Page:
$1.07 Million to $5 Million: SEC increases Equity Crowdfunding Cap that Leads to Greater Crowdfunding Potential Starting in 2021

Over the past decade, major changes have been made to the U.S. Securities and Exchange Commission (SEC) guidelines to allow startups to utilize equity crowdfunding (CF) to raise capital. Back in 2012, the Jumpstart Our Business Startups (JOBS) Act was passed. Title II of the JOBS act became effective in 2013 and allowed for start-ups to raise capital publicly from accredited investors through approved online platforms. The new exemption allowing companies to advertise security offerings meant that startup companies were able to showcase themselves to a much larger number of investors over a relatively short period. Before the JOBS Act, it was against the law for a private company to publicly advertise to the general public that they were raising an investment round. 

At the ‘Cane Angel Network (CAN), we work with start-ups to access capital and are always looking for faster, cheaper and more efficient ways to do this. The JOBS Act has opened new avenues for start-ups to raise capital which we believe will lead to more efficient and better allocation of capital. CAN works collaboratively with other sources of capital to get the best results for the start-ups that come to us, and we think that recent updates to the JOBS act will only benefit companies looking to raise money.

More drastic updates to the U.S. SEC regulations were enacted in 2016 under Title III of the JOBS act to allow non-accredited investors to partake in equity CF. Title III is also known as regulation crowdfunding (CF). This opened up the doors for start-ups to publicly solicit security offerings to the general population. However, Title III comes with much tighter regulations than Title II, only allowing companies to raise up to 1.07 million in one year. Under Title II, all investments are done by accredited investors that either have an annual income over $200,000 a year for three consecutive years or a net worth greater than one million, so there is not a cap on the amount of capital raised. Nonetheless, regulation crowdfunding through non-accredited investors opened new doors for startups to raise capital in a non-traditional way through using approved third parties like Wefunder that take a percentage cut of the funds raised.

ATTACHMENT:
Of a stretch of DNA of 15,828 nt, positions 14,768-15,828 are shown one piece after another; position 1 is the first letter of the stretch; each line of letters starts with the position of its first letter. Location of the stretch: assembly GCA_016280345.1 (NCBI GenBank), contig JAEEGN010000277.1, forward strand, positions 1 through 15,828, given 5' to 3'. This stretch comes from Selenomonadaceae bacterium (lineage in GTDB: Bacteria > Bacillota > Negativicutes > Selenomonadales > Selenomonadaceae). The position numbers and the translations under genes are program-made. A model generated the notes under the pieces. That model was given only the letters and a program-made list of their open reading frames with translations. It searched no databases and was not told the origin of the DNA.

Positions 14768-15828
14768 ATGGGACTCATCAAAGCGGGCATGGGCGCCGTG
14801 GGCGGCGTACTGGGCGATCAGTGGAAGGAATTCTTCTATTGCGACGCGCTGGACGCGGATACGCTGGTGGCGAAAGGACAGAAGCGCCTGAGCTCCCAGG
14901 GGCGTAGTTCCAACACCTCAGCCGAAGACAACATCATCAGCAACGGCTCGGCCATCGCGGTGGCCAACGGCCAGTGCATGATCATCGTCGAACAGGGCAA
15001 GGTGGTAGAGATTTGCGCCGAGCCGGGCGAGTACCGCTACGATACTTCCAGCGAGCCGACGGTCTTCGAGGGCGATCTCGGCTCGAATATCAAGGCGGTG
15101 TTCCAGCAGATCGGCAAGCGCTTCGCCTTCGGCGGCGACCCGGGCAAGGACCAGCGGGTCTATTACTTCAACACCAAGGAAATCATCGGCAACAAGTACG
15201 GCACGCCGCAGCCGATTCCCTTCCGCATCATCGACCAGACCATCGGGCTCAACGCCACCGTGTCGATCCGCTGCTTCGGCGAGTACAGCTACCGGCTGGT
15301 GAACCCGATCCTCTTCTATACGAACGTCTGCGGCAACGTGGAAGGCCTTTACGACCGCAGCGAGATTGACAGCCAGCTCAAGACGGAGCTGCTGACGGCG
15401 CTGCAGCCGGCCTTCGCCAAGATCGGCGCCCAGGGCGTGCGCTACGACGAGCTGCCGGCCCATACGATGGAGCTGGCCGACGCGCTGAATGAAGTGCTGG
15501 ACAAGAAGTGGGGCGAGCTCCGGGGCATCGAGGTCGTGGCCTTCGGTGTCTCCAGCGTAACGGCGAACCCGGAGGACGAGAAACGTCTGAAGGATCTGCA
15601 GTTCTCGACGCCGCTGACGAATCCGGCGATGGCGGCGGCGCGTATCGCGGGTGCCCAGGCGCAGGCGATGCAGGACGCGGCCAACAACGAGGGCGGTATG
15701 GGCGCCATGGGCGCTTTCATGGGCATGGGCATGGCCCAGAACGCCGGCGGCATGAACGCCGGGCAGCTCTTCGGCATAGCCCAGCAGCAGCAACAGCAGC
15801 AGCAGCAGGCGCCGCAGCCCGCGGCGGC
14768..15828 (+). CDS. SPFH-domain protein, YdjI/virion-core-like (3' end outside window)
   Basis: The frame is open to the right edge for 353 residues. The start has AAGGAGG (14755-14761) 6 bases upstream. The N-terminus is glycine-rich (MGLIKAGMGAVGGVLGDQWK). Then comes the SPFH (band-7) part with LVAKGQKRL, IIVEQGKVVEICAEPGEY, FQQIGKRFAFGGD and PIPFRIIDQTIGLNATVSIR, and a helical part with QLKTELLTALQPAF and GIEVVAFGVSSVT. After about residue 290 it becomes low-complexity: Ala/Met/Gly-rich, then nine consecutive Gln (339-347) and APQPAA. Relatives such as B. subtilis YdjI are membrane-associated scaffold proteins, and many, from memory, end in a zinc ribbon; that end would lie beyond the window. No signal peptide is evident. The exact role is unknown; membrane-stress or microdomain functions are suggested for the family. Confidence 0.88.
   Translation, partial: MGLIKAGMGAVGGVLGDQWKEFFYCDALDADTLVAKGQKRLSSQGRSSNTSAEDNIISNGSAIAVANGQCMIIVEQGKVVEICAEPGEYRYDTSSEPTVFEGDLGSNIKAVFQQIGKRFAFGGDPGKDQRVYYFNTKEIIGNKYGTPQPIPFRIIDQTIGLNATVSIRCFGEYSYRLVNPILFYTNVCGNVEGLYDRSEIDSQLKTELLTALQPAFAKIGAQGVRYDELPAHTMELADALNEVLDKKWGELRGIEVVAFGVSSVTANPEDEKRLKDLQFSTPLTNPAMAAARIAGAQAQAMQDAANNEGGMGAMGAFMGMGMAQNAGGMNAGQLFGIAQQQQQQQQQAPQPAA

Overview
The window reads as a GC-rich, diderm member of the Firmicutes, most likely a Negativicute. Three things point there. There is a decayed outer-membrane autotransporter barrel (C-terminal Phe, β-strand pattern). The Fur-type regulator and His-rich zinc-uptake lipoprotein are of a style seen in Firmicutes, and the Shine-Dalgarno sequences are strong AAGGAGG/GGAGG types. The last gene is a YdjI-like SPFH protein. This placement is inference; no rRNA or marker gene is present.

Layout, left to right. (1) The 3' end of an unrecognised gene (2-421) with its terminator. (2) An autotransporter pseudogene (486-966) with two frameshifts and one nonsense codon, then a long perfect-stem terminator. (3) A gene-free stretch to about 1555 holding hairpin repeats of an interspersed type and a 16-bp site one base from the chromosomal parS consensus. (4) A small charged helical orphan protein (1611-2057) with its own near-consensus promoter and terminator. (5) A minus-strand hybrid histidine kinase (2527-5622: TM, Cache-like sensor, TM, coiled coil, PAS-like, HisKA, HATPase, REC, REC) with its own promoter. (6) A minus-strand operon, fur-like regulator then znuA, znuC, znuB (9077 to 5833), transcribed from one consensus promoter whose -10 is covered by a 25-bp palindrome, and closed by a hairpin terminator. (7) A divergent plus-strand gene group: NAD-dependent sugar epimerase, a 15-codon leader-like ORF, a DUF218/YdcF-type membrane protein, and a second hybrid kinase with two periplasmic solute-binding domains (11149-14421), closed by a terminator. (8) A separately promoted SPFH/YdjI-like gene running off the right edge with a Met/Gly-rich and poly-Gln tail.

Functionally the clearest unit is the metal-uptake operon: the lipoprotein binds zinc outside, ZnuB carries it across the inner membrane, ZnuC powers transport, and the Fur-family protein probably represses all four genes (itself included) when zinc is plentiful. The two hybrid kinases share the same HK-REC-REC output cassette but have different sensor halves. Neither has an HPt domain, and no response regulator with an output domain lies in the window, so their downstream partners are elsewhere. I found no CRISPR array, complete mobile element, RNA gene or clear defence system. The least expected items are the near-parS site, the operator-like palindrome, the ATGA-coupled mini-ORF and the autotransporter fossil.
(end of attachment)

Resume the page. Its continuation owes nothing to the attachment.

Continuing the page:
Just this year in January of 2021, the most updated guidelines have increased the cap amount under Title III to $5 million up from $1.07 million in a 12-month period. After a year marked by businesses struggling due to Covid’s negative implications on the market, new guidelines offer more access to capital for growing startups. The cap increase is just the tip of the iceberg when it comes to the increased potential that these new regulations provide. Investment limits for both accredited and non-accredited investors under the old regulation CF equity crowdfunding rules have been increased. There is no longer a limit on accredited investors, and non-accredited investors can now invest a greater amount than before. Included in the amendment are also looser rules regarding general solicitation allowing companies to advertise their upcoming round before filing Form C with the SEC. Form C contains the details of a company’s small online public offering (OPO) and is reviewed by investors when evaluating an investment opportunity. It used to have to be filed prior to publicly stating that your company would be raising a round but now you can pre-campaign before your offering goes live.

These new regulations will bring about increased hope for new start-ups coming out of a tough year to be able to raise capital under Title III of the JOBS Act. In addition, back on May 4, 2020, some temporary provisions were made in SEC crowdfunding rules to benefit small businesses affected by Covid-19. Certain regulations were waived due to the Covid-19 provisions to help expedite the offering process and make it easier to urgently raise capital. These changes were originally set to expire on March 1, 2021 but have been extended till at least September 1, 2021. In combination with the new SEC regulation equity CF rules, all of these changes and extended provisions should help startups as they start 2021.

This page was written by Catherine LaSpina and ​Jeffrey Camp​. Ms. Catherina LaSpina is a member of the CaneAngel Network investment team and is pursuing her MD/MBA at UM. Mr. Camp is the Managing Director of the Cane Angel Network.